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Did Banksy steal from a cartoonist?

A cartoonist is claiming anonymous street artist Banksy has stolen ideas from her work.

Cinders McLeod, a Canadian cartoonist, noticed similarities between Banksy’s works and some of her own when she attended an exhibit of Banksy’s works in Toronto earlier this year. She was surprised by how many of the exhibits reminded her of her own work.

McLeod produced the works from 1997 to 2001 while she was a freelance cartoonist for the Glasgow Herald. She said 16 of her works might have provided inspiration to Banksy’s works, and they were done before Banksy released his versions.

Of the 16, three of them have the most similarity to Banksy’s, featuring people hugging bombs, old women bowling bombs, and people in deep sea diving masks hugging.

McLeod believes Banksy’s cover for Blur’s 2003 album Think Tank, which shows two people in diving helmets embracing, was taken directly from her illustration Deep Sea Lovers, published in the Glasgow Herald in March 1997.

She also said her Cupid’s Bomb cartoon, published in 2000, of a cherub hugging a bomb, had a striking resemblance to Banksy’s Bomb Hugger stencil, which first appeared in Brighton in 2003. Banksy’s version is of a girl hugging a bomb instead of Cupid.

Perhaps the piece with the most striking resemblance is McLeod’s Turf, published in the Glasgow Herald in 1999. It featured an old lady bowling with a ball that looks like a bomb, complete with a burning wick. Banksy’s version, called Anarchic Granny, is horizontal and shows three old ladies in hats bowling bombs on a green field.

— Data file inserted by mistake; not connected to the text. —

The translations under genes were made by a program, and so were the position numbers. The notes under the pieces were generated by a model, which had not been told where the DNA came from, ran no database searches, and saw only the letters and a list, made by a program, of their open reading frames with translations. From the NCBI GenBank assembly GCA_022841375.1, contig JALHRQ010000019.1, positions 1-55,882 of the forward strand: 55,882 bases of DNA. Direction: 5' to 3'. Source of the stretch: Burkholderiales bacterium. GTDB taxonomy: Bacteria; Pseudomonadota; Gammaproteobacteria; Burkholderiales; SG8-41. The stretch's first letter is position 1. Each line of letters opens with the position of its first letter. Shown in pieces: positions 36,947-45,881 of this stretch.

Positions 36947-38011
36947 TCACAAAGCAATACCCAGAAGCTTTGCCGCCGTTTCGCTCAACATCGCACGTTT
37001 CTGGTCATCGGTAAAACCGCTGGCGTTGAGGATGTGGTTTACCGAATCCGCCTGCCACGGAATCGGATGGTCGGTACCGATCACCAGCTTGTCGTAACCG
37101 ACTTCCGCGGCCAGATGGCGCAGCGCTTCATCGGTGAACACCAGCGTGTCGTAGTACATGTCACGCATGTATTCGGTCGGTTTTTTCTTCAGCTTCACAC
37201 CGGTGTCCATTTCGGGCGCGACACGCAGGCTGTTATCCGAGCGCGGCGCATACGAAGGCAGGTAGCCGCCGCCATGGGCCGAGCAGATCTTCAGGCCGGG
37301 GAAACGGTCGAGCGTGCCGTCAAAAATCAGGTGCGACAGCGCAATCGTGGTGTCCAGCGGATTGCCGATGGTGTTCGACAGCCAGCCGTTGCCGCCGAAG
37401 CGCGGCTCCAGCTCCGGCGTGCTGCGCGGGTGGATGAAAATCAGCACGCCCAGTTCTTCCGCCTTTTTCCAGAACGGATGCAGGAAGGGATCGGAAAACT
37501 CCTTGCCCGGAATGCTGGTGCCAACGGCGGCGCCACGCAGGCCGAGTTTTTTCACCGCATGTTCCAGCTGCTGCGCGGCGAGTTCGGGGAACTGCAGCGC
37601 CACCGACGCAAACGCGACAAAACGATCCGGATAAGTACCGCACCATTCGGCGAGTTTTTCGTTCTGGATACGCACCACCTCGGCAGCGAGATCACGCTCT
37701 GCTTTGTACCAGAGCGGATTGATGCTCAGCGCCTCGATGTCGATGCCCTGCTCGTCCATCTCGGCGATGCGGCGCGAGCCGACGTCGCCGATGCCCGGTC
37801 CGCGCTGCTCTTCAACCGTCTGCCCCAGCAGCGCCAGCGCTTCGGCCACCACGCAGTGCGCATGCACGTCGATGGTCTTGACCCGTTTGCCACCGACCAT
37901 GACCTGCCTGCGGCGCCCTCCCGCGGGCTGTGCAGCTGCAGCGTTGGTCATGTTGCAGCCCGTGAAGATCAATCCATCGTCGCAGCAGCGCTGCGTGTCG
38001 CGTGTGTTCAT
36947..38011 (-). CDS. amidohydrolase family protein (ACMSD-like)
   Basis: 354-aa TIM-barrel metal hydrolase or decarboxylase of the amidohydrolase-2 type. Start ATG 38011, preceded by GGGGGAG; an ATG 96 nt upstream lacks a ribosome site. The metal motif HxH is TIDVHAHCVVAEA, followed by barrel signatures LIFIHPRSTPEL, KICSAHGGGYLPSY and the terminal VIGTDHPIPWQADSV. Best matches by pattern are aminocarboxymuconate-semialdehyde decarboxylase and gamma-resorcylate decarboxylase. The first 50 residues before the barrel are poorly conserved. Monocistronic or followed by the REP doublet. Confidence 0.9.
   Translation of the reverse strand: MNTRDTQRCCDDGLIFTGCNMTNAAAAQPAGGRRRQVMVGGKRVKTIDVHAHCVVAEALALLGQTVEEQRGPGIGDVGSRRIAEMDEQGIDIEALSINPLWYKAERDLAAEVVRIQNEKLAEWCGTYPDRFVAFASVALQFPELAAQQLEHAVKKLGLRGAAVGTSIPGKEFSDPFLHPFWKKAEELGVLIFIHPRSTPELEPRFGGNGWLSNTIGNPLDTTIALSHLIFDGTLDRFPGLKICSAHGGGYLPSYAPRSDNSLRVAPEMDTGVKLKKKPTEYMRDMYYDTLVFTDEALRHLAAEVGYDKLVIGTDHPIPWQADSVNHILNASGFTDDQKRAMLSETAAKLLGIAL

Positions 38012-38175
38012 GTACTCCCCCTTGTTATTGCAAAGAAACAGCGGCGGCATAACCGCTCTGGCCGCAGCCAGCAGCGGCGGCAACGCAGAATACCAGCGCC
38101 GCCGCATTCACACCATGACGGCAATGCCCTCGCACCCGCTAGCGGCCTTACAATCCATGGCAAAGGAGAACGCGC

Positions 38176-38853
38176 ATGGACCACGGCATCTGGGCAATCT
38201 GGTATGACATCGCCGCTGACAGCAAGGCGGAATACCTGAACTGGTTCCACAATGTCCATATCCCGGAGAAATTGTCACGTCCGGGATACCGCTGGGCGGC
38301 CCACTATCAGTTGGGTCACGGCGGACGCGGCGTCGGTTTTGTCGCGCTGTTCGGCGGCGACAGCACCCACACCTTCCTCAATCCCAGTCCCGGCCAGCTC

Banksy made the news recently when an artwork of his was auctioned off at Sotheby’s for £1.04 million. It was shredded by a contraption built into the frame just after the auction finished. The buyer said she would go through with the acquisition. Sotheby is framing the destruction of the work in a positive light, saying: “the piece has become the first artwork in history to have been created live during an auction”. Banksy himself has given the artwork a new title: “Love is in the Bin”.

As with most cases of artists who find out that they might have been copied from, McLeod seems resigned to just making her case on social media.

She said: “I’m all for sharing ideas, but it’s one thing to steal from dead, wealthy, male artists, and another to pinch from living and struggling, political women and mother artists, and not give them credit.”

McLeod does not seem to be pursuing monetary compensation and is likely to not take legal action against Banksy, who has made great effort to make his identity unknown. Banksy has not released a statement on these accusations. 

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Mark Laudi

Mark Laudi

Press contact Managing Partner (+65) 6223 2249

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